Norman Conquest of England of 1066 added many new elements to the already vibrant culture. Among these were thousands of new names. The Hoddnett name is derived from the Norman name Odinet, from which the more commonly known Odo is derived.
Early Origins of the Hoddnett family
Shropshire at Hodnet, a village and civil parish in the union of Drayton, in the hundred of North Bradford. The first record of the place name was found in the Domesday Book of 1086 where it was listed as Odenet. CITATION[CLOSE]
Williams, Dr Ann. And G.H. Martin, Eds., Domesday Book A Complete Translation. London: Penguin, 1992. Print. (ISBN 0-141-00523-8) Apart from the aforementioned patronymic origin, the place name could also mean "pleasant valley," from the Welsh "hawdd" meaning "pleasant" or "peaceful" and "nant," a "glen or valley." CITATION[CLOSE]
Mills, A.D., Dictionary of English Place-Names. Oxford: Oxford University Press, 1991. Print. (ISBN 0-19-869156-4)
Early History of the Hoddnett family
Another 239 words (17 lines of text) covering the years 1116 and 1237 are included under the topic Early Hoddnett History in all our PDF Extended History products and printed products wherever possible.
Hoddnett Spelling Variations
spelling variations characterize Norman surnames. Many variations occurred because Old and Middle English lacked any definite spelling rules. The introduction of Norman French to England also had a pronounced effect, as did the court languages of Latin and French. Therefore, one person was often referred to by several different spellings in a single lifetime. The various spellings include Hodenet, Hignett, Hignet, Hodnet, Hodnett, Hodenett, Hodinett, Hodinutt, Hodinut, Hodinott, Hodinot, Hoddenett, Hoddinet, Hoddinutt and many more.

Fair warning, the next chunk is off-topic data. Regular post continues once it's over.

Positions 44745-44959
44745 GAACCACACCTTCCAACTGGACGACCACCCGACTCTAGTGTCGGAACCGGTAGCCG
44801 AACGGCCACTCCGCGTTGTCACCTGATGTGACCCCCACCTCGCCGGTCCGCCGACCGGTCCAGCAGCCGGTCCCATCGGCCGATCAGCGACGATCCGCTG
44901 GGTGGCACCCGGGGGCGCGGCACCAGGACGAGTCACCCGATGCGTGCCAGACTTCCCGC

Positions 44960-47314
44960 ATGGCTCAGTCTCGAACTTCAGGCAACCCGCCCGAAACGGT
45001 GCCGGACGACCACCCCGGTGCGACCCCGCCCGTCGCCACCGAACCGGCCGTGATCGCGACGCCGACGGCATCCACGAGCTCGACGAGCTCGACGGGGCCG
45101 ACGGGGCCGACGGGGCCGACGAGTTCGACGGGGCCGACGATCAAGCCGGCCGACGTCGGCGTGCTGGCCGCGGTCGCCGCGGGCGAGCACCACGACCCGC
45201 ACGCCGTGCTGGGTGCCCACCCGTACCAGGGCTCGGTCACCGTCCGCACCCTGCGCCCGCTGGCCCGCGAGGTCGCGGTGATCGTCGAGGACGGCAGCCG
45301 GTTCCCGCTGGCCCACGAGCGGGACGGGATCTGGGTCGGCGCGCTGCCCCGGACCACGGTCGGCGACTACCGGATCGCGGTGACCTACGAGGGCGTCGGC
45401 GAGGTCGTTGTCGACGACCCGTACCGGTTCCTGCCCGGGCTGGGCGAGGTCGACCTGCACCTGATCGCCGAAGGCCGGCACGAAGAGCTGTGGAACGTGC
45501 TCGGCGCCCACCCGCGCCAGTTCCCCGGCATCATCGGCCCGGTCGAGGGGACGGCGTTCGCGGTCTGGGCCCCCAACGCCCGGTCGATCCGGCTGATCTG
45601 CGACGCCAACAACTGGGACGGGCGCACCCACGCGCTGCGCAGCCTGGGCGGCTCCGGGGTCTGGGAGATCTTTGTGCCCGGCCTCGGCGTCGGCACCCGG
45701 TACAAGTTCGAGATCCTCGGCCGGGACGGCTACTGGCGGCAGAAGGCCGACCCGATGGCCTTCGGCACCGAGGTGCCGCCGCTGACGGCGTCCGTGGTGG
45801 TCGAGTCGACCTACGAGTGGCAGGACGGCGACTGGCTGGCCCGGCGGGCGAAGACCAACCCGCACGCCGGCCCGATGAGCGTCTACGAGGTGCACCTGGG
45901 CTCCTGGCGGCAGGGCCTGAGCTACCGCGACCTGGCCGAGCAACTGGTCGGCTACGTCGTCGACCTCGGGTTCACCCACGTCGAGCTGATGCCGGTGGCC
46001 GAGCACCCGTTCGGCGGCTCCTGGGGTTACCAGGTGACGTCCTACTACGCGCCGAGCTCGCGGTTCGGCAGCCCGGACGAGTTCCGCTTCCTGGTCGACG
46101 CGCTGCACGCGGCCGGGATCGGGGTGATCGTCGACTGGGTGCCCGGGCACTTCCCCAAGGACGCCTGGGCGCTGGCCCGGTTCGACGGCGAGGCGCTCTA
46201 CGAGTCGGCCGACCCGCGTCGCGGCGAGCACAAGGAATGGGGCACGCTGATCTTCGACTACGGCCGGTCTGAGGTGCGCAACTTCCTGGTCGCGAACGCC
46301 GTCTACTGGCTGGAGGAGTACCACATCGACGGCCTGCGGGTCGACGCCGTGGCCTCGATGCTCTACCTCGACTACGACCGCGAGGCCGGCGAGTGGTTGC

Early Notables of the Hoddnett family (pre 1700)
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Migration of the Hoddnett family to Ireland
Some of the Hoddnett family moved to Ireland, but this topic is not covered in this excerpt.
Another 197 words (14 lines of text) about their life in Ireland is included in all our PDF Extended History products and printed products wherever possible.
Migration of the Hoddnett family to the New World and Oceana
Many English families left England, to avoid the chaos of their homeland and migrated to the many British colonies abroad. Although the conditions on the ships were extremely cramped, and some travelers arrived diseased, starving, and destitute, once in the colonies, many of the families prospered and made valuable contributions to the cultures of what would become the United States and Canada. Research into the origins of individual families in North America has revealed records of the immigration of a number of people bearing the name Hoddnett or a variant listed above: Humphrey Hadnett, who sailed to Virginia in 1635; Elizabeth and James Hignett sailed to Maryland in 1666; John Hignett to Maryland in 1675; Francis Hadnett arrived in Boston Massachusetts in 1767.
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